BRENDAN RODGERS dubbed Celtic’s performance in the 1-0 triumph over Rosenberg in Trondheim as “sensational”.
A remarkable angled drive from James Forrest brought the Norwegians to their knees and booked a place for the Hoops in tomorrow’s Champions League play-off draw in Nyon, Switzerland.
Rodgers said: “It was a big performance. Take away the win, what was important for me was the maturity.
“This time last year, I was going into these games with a hope that we could go through, to try to find a way.
“To come out here and play to that level with that composure – everyone was talking about the pressure of the game, so to play that way was sensational, really.
“I am really delighted with the players, how they managed the game, how they kept their nerve and courage to play, yes it was a great victory for us.
“Look at Nir Bitton, coming into the game as a midfielder.
“I always love a midfielder who can play at centre-half and he came on for Erik Sviatchenko and played as if he had played there all his life.
“He showed great composure, defended well and took the ball under pressure which we expect from him.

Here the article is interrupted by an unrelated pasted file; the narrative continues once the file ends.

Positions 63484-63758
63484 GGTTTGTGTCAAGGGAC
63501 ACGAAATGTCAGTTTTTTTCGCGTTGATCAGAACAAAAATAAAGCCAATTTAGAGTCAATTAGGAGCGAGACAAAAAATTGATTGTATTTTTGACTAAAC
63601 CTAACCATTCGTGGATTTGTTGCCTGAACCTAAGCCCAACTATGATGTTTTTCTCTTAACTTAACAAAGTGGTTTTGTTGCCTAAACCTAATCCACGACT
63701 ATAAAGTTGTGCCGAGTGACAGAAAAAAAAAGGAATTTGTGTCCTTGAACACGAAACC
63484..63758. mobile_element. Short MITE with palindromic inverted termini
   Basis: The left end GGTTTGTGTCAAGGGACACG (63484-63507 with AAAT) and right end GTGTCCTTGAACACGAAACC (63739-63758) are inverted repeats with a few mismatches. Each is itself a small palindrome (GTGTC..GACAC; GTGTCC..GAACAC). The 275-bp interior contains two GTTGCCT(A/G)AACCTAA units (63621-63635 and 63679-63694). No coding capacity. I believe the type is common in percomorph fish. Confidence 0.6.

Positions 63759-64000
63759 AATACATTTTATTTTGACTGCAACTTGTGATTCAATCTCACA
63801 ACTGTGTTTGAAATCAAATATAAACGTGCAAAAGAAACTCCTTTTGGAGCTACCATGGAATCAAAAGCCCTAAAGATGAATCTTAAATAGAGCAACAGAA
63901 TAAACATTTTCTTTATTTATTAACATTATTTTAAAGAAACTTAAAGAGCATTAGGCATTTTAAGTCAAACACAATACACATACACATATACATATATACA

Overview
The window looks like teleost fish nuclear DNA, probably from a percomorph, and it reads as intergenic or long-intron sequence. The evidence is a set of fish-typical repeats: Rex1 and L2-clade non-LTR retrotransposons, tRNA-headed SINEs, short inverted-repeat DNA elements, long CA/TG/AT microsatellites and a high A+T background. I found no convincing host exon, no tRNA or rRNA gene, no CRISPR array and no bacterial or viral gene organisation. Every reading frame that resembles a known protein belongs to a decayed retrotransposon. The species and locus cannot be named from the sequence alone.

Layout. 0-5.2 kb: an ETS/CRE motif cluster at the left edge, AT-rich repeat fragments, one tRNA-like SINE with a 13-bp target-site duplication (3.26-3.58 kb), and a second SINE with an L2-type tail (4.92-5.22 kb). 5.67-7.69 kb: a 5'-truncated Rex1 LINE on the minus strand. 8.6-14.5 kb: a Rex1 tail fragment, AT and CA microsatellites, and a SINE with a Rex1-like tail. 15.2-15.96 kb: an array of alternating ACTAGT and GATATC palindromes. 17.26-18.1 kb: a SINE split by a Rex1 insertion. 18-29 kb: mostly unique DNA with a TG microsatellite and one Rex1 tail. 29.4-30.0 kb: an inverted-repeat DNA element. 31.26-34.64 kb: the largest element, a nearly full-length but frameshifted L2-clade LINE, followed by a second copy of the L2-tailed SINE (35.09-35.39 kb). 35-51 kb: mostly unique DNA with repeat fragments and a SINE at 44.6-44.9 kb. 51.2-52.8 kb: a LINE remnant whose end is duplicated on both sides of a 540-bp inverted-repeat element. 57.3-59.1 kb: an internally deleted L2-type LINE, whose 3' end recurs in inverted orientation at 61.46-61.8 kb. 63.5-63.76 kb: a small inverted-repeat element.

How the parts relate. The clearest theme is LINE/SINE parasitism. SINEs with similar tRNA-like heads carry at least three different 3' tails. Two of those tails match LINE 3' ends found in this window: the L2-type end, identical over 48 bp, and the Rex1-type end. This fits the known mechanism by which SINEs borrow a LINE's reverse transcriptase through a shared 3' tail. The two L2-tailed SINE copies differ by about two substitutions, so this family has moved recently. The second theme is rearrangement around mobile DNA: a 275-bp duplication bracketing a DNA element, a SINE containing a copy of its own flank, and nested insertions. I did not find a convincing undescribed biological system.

“James Forrest got his goal from wide, but did a great job centrally. He should have scored another one, but I think he played the role really well.
“It was a brilliant goal. It is a huge credit to players and where they are at now in their development.”
Rodgers added: “When the draw comes it is going to be one of those anxious moments again at some point over the two legs.
“But like I say, 12 months on, it is a different mentality and feel.
“The squad are happy to go through, but I now expect that and that comes from the belief of how they work and how they play.
“Whoever we get it will be a tough game and my focus now will be on Hearts on Saturday.”
Meanwhile listen to the new CQN Podcast below, it really is worth taking the time.
This edition features a hard hitting introduction from Paul Dykes on the cheating and also a look back at The Celts for Change Years, which will remind you where we were as a football club in the nineties.